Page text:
NO PLACE LIKE COLD
July 30, 2015
By Audrey Fraizer
Thompson, Manitoba, Canada, has every reason to capitalize on its reputation as a cold-weather center north of the 55th parallel.
But that’s not the only asset in a city that during the past 60 years has grown into the educational, health, commerce, and cultural hub of northern Manitoba.
A large nickel deposit discovered in 1956 affirmed Thompson’s spot on the map. Since then, the city has flourished as the place for anything outdoors—including businesses dependent on extremely cold conditions—and a secure place to raise children, have a prosperous career, and enjoy amenities associated with cities at least twice its size.
“Thompson is great,” said Holly McLeod, Senior Communication Officer, Thompson Fire and Emergency Services comm. center. “It’s probably one of very few cities in the region where you know most of the people.”
Situated in the beautiful boreal forest of northern Manitoba, lakes, woods, wildlife, and occupations relying on a colder climate have combined to develop into a city boasting low unemployment (3.4 percent in 2014), a well-above-average median family income ($68,416), cultural diversity, and enterprise for its 13,000 residents (a number that triples daily with workers from surrounding areas).
The high employment rate goes with the terrain.
The cold season—from late November through February with average daily high temperatures of minus 25 degrees (Fahrenheit)—encourages all sorts of sports, including hockey, snowmobiling, and cross-country skiing. The annual Thompson Winterfest features competitions for trappers, dog sled races, a celebrity bannock (flatbread) bake-off, and sponge hockey.
Cold-weather testing is a booming industry since the area’s extended winter season complements automotive, heavy equipment, and diesel engine performance analysis and studies by the Global Aviation Center for Icing and Environmental Research (GLACIER). Vale Canada Limited employs an average of 1,500 miners at its thriving 250-acre nickel operation.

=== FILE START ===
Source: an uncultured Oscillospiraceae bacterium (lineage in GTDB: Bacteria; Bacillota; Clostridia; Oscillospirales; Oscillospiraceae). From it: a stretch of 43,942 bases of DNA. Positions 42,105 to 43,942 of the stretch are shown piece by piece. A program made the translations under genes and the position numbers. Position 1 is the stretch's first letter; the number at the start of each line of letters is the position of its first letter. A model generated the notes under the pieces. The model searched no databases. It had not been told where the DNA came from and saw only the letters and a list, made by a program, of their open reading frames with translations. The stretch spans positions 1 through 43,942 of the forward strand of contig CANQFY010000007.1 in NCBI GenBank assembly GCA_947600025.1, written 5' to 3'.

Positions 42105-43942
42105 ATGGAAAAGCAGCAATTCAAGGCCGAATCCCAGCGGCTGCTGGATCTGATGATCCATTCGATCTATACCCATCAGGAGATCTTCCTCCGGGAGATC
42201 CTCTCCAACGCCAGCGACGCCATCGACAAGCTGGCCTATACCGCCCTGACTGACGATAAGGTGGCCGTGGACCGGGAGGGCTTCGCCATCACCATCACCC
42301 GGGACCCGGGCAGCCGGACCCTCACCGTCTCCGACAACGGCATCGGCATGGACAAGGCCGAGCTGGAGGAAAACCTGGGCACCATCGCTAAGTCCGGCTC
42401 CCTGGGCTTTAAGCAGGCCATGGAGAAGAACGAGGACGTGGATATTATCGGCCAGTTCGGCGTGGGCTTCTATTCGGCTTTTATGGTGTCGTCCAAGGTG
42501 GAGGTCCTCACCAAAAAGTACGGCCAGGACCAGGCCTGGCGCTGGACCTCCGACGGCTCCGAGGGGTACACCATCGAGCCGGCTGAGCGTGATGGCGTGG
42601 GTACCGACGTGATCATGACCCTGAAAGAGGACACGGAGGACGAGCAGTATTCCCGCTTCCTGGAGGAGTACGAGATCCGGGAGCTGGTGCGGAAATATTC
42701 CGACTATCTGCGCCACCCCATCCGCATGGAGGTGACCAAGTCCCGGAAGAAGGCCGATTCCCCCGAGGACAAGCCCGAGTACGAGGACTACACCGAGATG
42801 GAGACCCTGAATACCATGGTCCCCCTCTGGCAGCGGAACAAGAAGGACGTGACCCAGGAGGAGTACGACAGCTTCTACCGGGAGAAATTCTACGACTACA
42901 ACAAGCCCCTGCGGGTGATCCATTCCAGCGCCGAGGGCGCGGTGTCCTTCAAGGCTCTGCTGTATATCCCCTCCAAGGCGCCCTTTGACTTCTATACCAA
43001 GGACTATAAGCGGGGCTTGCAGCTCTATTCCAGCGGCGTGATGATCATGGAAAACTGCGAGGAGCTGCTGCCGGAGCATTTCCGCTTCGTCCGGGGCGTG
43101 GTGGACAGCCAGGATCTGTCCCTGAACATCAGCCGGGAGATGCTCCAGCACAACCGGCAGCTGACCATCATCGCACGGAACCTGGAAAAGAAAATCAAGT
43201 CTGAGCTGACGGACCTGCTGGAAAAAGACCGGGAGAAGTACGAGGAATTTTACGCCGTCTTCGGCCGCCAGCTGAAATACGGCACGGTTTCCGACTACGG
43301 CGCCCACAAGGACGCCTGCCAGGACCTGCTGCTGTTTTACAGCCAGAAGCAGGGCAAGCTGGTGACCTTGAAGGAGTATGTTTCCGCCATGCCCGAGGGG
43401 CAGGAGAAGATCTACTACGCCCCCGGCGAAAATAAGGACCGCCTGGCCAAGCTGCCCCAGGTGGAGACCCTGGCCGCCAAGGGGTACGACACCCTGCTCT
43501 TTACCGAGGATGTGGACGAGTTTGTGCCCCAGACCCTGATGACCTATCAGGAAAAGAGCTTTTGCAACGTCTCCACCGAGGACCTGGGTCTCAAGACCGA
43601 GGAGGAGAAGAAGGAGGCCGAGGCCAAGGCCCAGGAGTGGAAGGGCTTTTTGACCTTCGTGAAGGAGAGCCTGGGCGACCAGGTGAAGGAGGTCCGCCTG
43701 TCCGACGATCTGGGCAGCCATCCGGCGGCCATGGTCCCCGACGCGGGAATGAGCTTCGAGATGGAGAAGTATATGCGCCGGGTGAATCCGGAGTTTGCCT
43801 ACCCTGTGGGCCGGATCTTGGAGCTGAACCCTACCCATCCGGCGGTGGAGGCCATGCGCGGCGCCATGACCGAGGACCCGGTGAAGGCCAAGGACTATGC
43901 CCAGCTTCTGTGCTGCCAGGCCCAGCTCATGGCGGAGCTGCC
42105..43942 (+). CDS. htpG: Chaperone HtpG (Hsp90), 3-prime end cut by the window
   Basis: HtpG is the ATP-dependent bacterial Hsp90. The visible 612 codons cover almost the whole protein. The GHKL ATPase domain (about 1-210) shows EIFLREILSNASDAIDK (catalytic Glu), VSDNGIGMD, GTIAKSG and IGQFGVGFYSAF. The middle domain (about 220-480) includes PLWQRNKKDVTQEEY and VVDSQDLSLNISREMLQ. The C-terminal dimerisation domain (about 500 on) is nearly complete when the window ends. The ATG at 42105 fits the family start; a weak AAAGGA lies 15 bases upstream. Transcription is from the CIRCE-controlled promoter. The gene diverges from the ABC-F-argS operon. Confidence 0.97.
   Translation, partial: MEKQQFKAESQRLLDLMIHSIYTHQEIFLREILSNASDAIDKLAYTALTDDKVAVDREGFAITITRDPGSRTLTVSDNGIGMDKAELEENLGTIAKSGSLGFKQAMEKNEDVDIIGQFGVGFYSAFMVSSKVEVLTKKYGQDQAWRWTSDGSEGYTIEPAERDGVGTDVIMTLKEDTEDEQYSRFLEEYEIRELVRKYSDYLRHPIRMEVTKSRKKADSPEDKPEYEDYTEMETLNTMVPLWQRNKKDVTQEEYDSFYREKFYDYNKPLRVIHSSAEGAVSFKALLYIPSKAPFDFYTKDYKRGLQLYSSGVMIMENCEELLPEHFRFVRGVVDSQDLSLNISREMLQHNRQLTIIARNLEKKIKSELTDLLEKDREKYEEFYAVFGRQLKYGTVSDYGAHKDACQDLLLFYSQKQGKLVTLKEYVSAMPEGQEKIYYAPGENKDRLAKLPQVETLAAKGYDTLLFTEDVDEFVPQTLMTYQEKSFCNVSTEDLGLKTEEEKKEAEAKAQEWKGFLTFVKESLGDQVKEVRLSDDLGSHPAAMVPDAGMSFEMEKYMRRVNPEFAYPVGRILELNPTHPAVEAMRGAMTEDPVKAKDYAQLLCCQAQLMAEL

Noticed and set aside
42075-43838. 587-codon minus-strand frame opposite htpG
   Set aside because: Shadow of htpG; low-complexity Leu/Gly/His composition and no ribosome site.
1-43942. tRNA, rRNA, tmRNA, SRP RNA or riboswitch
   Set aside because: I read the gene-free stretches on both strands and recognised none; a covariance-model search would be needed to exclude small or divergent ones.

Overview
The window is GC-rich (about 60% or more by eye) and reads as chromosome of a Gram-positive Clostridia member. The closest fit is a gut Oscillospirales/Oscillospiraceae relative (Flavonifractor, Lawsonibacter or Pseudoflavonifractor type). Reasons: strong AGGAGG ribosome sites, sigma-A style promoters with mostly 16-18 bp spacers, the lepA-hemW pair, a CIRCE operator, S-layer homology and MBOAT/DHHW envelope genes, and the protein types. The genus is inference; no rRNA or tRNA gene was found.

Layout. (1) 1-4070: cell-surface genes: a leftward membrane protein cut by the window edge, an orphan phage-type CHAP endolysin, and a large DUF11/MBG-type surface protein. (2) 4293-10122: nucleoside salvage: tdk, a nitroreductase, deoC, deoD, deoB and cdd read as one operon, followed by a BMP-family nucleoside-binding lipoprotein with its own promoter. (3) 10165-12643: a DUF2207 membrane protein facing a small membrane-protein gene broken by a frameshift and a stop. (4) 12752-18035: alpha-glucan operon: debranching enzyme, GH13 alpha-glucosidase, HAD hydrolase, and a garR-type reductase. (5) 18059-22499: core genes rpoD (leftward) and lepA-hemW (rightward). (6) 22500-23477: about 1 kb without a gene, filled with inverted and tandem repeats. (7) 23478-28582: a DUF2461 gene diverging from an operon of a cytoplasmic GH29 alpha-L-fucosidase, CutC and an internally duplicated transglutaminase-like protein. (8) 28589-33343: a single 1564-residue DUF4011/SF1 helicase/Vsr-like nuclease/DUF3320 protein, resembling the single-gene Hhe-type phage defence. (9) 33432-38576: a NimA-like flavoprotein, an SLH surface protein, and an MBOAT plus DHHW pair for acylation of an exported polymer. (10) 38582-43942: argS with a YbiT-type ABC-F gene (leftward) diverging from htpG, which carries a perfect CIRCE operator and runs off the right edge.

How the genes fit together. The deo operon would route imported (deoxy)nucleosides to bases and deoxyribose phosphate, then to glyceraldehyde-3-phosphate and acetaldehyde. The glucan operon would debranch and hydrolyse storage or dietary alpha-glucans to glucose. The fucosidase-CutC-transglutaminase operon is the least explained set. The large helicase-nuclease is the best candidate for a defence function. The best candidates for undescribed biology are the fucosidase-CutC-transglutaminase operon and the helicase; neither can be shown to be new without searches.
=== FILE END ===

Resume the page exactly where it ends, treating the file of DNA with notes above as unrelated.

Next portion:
McLeod was one of four dispatchers at the fire station when Thompson Fire and Emergency Services adopted the Medical Priority Dispatch System (MPDS) in 2009. She found the protocol system easier to use than expected, and now, she’d be at a loss without it.
“Before MPDS, there was no selection of a Chief Complaint,” McLeod said. “We didn’t have Key Questions. It was as basic as you can get—what is going on and address.”
Dispatchers have assisted in providing a variety of Pre-Arrival Instructions (PAIs). On Aug. 15, 2010, EMD Charlene Kissock gave instructions to a mother of a four-week-old baby who was choking; the story Kissock submitted was published in The Journal. They also receive wilderness-related calls, such as last summer when a group of forestry students conducting surveys in the area came in contact with a bear. They have sent rescue personnel to snowmobile drivers unfamiliar with the territory.
While every dispatcher has responded to the prevalent medical complaints —cardiac arrest, airway obstruction, and sick person—most calls involve medical transport from the airport to regional hospitals; 65 to 70 percent of their average 5,200 ambulance runs carry patients from the airport to regional hospitals and vice versa.
As Thompson is a small community, the comm. center also serves as the city’s after-hour contact. Dispatchers on the night shift handle calls involving road conditions, water breaks, and animal control. They send conservation officers to reported wildlife sightings such as wolves and coyotes.
Although emergency calls relating to cold weather complaints are part of the package, a policy approved in 2013 has helped to decrease cases of hypothermia. When temperatures plunge to minus 35 degrees (Fahrenheit), the city opens added shelters to accommodate those in need.
McLeod, who has lived in Thompson since 1994, admits the cold climate can be intimidating to newcomers.
“If you’re not from here, the weather can be very tough to get used to,” she said. “Other than that, Thompson has given me great opportunities, and it’s where I found the love of my life.”